27 October 2015: The first flight of the Sikorsky CH-53K King Stallion Engineering Development Model–1, Bu. No. 169019, at West Palm Beach, Florida. In the cockpit was Stephen McCulley, Chief Experimental Test Pilot for Sikorsky. During the 30 minute flight, the new helicopter demonstrated sideward rearward and forward flight while remaining in in-ground-effect hover.
Up to this point, the helicopter had completed about 200 hours of “turn-time,” or ground testing with engines running..
Three more aircraft will join the test fleet for a planned 2,000 hour flight test program.
The fuselage of the CH-53K King Stallion is 73 feet, 1.5 inches (22.289 meters) long and its width is 9 feet, 10 inches (2.997 meters). The maximum width, across the sponsons, is 17 feet, 6 inches (5.334 meters). The seven-bladed main rotor has a diameter of 79 feet (24.079 meters). The four-blade tail rotor is 20 feet (6.096 meters) in diameter. With rotors turning, the helicopter has an overall height of 28 feet, 4.9 inches (8.659 meters).
Power is supplied by three T408-GE-400 engines which produce 7,500 shaft horsepower, each.
17 October 1974: Sikorsky Chief Pilot James R. (Dick) Wright and test pilot John Dixson made the first flight of the prototype YUH-60A Black Hawk, 73-21650, at the company’s Stratford, Connecticut facility. This was the first of three prototypes.
After eight months of testing, the U.S. Army selected the YUH-60A for production over its competitor, the Boeing Vertol YUH-61A. In keeping with the Army’s tradition of naming helicopters after Native Americans, the new helicopter was named Black Hawk, a 17th century leader of the Sauk tribe.
The Sikorsky Model S-70 (YUH-60A) was designed to meet the requirements of the U.S. Army Utility Tactical Transport Aircraft System (UTTAS). It had a 3-man crew and could carry an 11-man rifle squad. It could be carried by a Lockheed C-141 Starlifter transport.
The YUH-60A had an empty weight of 11,182 pounds (5,072 kilograms) and gross weight of 16,750 pounds (7,598 kilograms). The helicopter had a structural load factor of 3.5 Gs. With 1,829 pounds (830 kilograms) of fuel, it had an endurance of 2 hours, 18 minutes.
The YUH-60A had a four-blade main rotor with a diameter of 53 feet, 8 inches (16.358 meters). The blades had -15° twist, and turned counterclockwise (the advancing blade is on the right) at 258 r.p.m. The blade tip speed was 725 feet per second (221 meters per second). The four-bladed tail rotor was positioned on the right side of the tail rotor pylon in a tractor configuration. The tail rotor diameter was 11 feet (3.353 meters), and turned 1,214 r.p.m., rotating clockwise as seen from the helicopter’s left (the advancing was blade below the axis of rotation). The blade tip speed was 699 feet per second (213 meters per second). The tail rotor blades had -18° of twist.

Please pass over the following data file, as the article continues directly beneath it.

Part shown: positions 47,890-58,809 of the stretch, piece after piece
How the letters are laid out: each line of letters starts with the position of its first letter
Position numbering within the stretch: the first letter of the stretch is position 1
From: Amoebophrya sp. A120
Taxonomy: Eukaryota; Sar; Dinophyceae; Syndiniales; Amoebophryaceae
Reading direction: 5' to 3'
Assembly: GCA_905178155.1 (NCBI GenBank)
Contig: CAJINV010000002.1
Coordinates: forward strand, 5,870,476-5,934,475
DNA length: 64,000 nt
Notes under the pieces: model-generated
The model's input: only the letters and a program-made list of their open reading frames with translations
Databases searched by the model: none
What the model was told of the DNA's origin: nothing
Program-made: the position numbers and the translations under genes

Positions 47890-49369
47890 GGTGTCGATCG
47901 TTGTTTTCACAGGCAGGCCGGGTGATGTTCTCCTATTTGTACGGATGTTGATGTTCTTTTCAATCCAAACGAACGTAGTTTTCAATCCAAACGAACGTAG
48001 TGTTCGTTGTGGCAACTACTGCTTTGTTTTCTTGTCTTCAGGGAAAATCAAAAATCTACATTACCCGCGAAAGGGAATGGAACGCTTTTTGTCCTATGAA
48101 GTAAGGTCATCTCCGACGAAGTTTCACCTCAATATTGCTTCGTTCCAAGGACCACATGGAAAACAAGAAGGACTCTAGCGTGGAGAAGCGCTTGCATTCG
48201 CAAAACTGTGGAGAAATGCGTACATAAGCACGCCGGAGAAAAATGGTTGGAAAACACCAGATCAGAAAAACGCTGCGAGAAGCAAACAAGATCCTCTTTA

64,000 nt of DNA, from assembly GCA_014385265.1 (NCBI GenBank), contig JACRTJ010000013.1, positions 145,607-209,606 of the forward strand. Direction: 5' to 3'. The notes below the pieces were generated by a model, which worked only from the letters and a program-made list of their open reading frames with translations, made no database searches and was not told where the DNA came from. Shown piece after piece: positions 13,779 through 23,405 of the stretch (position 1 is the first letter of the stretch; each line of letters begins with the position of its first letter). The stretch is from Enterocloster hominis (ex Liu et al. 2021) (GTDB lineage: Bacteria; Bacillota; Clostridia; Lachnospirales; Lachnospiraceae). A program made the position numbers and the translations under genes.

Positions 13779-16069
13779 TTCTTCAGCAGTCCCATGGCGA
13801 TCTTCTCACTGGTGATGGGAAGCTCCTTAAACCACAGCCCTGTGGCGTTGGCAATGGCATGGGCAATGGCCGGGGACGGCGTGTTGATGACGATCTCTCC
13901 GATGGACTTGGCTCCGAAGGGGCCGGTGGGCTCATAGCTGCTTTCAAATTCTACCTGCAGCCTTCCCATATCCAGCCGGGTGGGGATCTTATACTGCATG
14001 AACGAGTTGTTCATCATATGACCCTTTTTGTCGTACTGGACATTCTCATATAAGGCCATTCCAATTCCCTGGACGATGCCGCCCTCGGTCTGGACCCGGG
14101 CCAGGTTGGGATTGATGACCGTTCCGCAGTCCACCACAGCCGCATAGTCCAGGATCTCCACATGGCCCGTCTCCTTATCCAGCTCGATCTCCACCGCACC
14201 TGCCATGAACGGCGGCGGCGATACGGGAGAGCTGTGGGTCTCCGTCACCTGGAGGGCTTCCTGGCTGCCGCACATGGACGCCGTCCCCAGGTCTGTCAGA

Power was supplied by two General Electric T700-GE-700 modular turboshaft engines, rated at 1,622 shaft horsepower at 20,900 r.p.m. Np, at Sea Level under standard atmospheric conditions. The T700 has a 5-stage axial-flow, 1-stage centrifugal-flow compressor, with a 2-stage axial-flow gas producer and 2-stage axial-flow power turbine. The T700 is 3 feet, 11 inches (1.194 meters) long, 2 feet, 1 inch (0.635 meters) in diameter and weighs 437 pounds (198 kilograms). The helicopter’s main transmission was designed for 2,828 horsepower. The engines are derated to the transmission limit.
The YUH-60A had a cruise speed of 147 knots at 4,000 feet and 95 °F. (35 °C.), and could climb at 450 feet per minute (2.29 meters per second), at the same altitude and air temperature.
73-21650 crashed into the Housatonic River near the Stratford plant at 9:10 a.m., Friday, 19 May 1978, killing all three Sikorsky employees on board, pilots Albert M. King, Jr., John J. Pasquarello, and flight engineer John Marshall. During routine maintenance an airspeed sensor for the all-flying tailplane was disconnected. As the Black Hawk transitioned from hover to forward flight, the all-flying tailplane remained in the hover position and forced the helicopter’s nose to pitch down to the point that recovery was impossible.
The Black Hawk has been in production since 1978. More than 4,000 of the helicopters have been built and the type has been continuously improved. The current production model is the UH-60M.
14 September 1939: At Stratford, Connecticut, Igor Sikorsky made the first tethered flight of the Vought-Sikorsky VS-300 prototype helicopter. The duration of the flight was just 10 seconds but demonstrated that the helicopter could be controlled.
The Vought-Sikorsky VS-300 was the first successful single main rotor, single tail rotor helicopter.
The three-bladed main rotor had a diameter of 28 feet (8.534 meters) and turned approximately 255 r.p.m. The rotor turned clockwise as seen from above (the advancing blade is on the left). This would later be reversed. A counter-weighted single blade anti-torque rotor with a length of 3 feet, 4 inches (1.016 meters) is mounted on the left side of the monocoque beam tail boom in a pusher configuration and turns counter-clockwise as seen from the helicopter’s left (the advancing blade is above the axis of rotation).